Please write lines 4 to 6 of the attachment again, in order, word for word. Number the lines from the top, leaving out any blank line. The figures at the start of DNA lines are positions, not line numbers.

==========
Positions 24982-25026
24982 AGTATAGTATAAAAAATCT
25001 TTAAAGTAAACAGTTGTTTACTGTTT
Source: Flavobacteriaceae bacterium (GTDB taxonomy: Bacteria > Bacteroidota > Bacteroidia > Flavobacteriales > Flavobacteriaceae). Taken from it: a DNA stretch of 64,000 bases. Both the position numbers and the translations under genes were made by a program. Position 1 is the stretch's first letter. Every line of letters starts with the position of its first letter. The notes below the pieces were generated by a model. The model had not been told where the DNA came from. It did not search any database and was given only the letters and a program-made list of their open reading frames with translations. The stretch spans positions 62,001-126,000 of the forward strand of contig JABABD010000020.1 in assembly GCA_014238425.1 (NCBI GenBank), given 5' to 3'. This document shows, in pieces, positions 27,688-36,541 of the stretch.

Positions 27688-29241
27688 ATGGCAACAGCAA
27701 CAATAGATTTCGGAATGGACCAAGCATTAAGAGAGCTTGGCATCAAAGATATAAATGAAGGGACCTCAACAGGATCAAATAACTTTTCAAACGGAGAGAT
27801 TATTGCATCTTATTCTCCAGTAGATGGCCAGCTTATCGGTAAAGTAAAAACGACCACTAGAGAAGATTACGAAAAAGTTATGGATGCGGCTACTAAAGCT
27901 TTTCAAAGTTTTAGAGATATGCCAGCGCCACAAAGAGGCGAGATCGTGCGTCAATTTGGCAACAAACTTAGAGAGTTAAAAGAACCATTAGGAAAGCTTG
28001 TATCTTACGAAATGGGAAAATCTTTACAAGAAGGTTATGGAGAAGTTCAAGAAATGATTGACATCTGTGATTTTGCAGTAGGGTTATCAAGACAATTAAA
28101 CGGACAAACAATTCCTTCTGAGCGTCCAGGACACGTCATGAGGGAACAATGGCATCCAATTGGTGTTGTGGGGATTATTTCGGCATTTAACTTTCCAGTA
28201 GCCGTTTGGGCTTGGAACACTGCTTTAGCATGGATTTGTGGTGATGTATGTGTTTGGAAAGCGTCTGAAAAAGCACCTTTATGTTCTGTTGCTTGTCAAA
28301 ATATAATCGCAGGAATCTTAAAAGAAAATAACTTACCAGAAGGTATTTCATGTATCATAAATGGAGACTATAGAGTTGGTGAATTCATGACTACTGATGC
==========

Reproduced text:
Source: Flavobacteriaceae bacterium (GTDB taxonomy: Bacteria > Bacteroidota > Bacteroidia > Flavobacteriales > Flavobacteriaceae). Taken from it: a DNA stretch of 64,000 bases. Both the position numbers and the translations under genes were made by a program. Position 1 is the stretch's first letter. Every line of letters starts with the position of its first letter. The notes below the pieces were generated by a model. The model had not been told where the DNA came from. It did not search any database and was given only the letters and a program-made list of their open reading frames with translations. The stretch spans positions 62,001-126,000 of the forward strand of contig JABABD010000020.1 in assembly GCA_014238425.1 (NCBI GenBank), given 5' to 3'. This document shows, in pieces, positions 27,688-36,541 of the stretch.

Positions 27688-29241
27688 ATGGCAACAGCAA